Bringing him up to save the world, by magic.
All Philip wanted to save was his own skin. Another slight turn, another glance--the fire and the creatures still gave chase.
Then his feet pounded on the trod. It went in the direction he wanted; he hoped it was a continuation of the path he had tripped over earlier. Running on the stone surface was easier--the path was open, not covered by vegetation. He could watch for uneven slabs.
Behind him, the fire was gaining ground.
Suddenly Philip realized the limitation of his plan. He staggered to a stop. Behind him the fire raged, but not enough time had elapsed for the older fire to die away. All around the trod, little fire devils sparked.
The main fire bore down on him, singing its triumph. Not a hundred meters away, he could see unburned ground and a road wide enough to be a firebreak. All he had to do was run through the fire ahead of him.
His mother screamed in agony as she burnt.
He took a step forwards. The fire reached hot little fingers for the uncovered flesh of his face and hands. He turned his mouth and nose away.
The winds driving the fire had come full circle. A huge, flaming tornado was forming--and he was at the center.
He was going to burn.
The flames leapt and clawed at the only way through. Why wasn't it raining?
Then Alec walked down the trod, his hair and arms blazing. 'Someone has to die today, Philip. And the man in the shadows stole away our chosen sacrifice.'
Philip backed away. 'It won't be me.'
'Blood must fall on the boundary stones.'
'The fire engines are here. They'll get the fire under control.'
'You put all your trust in technology, but what of the old powers, Philip?' Alec stepped forward.
Philip took another pace back; as the fire advanced on him, he could feel the heat from the old burn. 'There are no old powers.' He coughed as smoke wafted his way.
The spell out of control, his mother screaming as she burnt.
It should be raining. Particles from the smoke should be accreting the water droplets.
Seeing Philip's upward glance Alec said, 'We can stop the rain. The heat from the fire vortex evaporates any falling water. Stand still, please Philip.'
Alec took another step forward.
Philip's running shoes were melting to the stone trod.
'Alec, stop this! Let the rain fall,' pleaded Philip. Please let it rain, so I don't have to burn.
'I will only live as long as there is fire, you know,' said Alec.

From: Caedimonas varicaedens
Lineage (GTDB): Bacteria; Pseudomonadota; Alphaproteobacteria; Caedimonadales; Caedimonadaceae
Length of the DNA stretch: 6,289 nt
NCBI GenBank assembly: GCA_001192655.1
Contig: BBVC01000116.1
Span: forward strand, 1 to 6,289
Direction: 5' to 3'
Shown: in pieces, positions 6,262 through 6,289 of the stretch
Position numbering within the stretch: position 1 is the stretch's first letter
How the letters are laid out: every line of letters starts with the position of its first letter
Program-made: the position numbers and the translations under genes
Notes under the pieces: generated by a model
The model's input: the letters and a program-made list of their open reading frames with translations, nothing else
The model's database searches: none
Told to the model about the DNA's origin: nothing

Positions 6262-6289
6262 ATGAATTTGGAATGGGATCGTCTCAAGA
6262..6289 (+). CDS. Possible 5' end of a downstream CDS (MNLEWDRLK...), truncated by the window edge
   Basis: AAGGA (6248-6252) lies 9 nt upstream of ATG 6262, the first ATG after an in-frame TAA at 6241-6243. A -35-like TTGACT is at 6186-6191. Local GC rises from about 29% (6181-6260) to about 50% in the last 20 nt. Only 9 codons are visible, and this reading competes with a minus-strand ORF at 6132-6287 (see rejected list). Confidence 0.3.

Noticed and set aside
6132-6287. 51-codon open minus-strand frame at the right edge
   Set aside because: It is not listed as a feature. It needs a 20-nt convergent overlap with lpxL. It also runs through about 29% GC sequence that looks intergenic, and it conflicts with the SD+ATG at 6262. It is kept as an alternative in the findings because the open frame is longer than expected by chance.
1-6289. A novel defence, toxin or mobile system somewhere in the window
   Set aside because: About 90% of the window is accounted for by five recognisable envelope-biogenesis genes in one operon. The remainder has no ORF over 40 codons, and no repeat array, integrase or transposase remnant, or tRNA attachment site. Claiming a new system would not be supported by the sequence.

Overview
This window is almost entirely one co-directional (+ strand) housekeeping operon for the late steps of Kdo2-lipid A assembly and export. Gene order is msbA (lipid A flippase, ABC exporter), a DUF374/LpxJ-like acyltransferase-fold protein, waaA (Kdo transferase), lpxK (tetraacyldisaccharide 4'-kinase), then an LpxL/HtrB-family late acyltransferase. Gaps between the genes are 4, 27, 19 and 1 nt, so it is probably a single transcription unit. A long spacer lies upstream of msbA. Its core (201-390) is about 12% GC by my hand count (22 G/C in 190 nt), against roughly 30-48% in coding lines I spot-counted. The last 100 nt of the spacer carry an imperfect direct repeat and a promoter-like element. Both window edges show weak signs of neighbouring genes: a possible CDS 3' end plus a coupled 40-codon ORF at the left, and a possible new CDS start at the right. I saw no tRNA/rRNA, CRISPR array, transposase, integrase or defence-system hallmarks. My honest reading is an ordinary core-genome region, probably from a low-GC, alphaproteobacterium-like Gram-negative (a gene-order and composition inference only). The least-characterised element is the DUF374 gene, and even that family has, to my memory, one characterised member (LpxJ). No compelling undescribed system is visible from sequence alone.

Philip swallowed but his throat was dry from the run and the heat. 'Yes, I know.'
'Philip!' Another voice shouted. 'Come through!'
Philip risked looking behind. Simeon stood at the other end of the fiery corridor. On either side of the trod the fires burned, with heat enough to boil water, baking the pathway.
The Church people hadn't saved his mother.
'Philip!' shouted Simeon, over the crackling flames. 'I'm holding them off as best I can. Run through!'
It was only 100 meters. He could do 100 meters in seconds.
His mother had screamed as she had burnt
'Philip!' shouted Simeon. 'I can't hold it back much longer!' He stood with his hands lifted over his head, palms out--the image of Moses parting the Red Sea.
They might not have saved his mother, but they had saved his half-brother from the altar.
Alec surged forwards and grabbed for Philip. Philip dodged.
I'm not going to burn.
'Stop him! He has to die,' shouted Alec. 'We must keep the flames alive.'
Philip leapt through the fire, kicking off his melting running shoes.
His bare feet pounded on the overheated stone of the trod. Ahead, he could see fire fighters whacking at the burning embers, as others unreeled their hose from the flame-red fire engine. He fixed his eyes on the dark, tarmac road.
And Philip ran.
Alec had gone silent. Philip didn't dare look behind.
The heated path wanted to burn his feet. He had to ignore the pain.
Why wouldn't it rain?
And Philip ran.
He saw the flame devil spawn off. Twisting and swirling through the air, it was driven towards Simeon.
A fire fighter knocked him out of the way. Another rushed to beat at the dehydrated heather.
No longer bound, the sea of flame rushed back to engulf the clear path on which Philip ran.
He heard the screaming. And the beating of drums.
His foot caught on an upraised slab and he sprawled onto the overheated stone. His hands blistered and he could feel his tracksuit bottoms starting to smolder.
A burning drummer leaned towards him. Hands dropping charcoal drumsticks, held together only by force of habit.
'Philip!' Alec's voice was a scream now. 'You've got to die. Please, stop the pain.'
'Release the clouds!' Philip said.
Four pairs of burning arms reached for him. But something held them back. He saw another face in the fire.
'Mother!' he whispered.
'Call the rain, Philip!' The crackle of the fire added the remembered impatience to her voice.
Why wouldn't it rain? Despite Alec's boasts even this heat couldn't evaporate all that water, it should melt the ice crystals sooner. This was science not magic--if he'd had any saliva left he would have spat the word. No! Not magic, which meant that it should be raining.
Mother's hold on the burning boys was slipping. Philip looked up. The long hose was just sprouting water.
'It will be too late,' whispered Mother. 'Call the rain or you will burn.'
'But you'll die if I put out the fire!'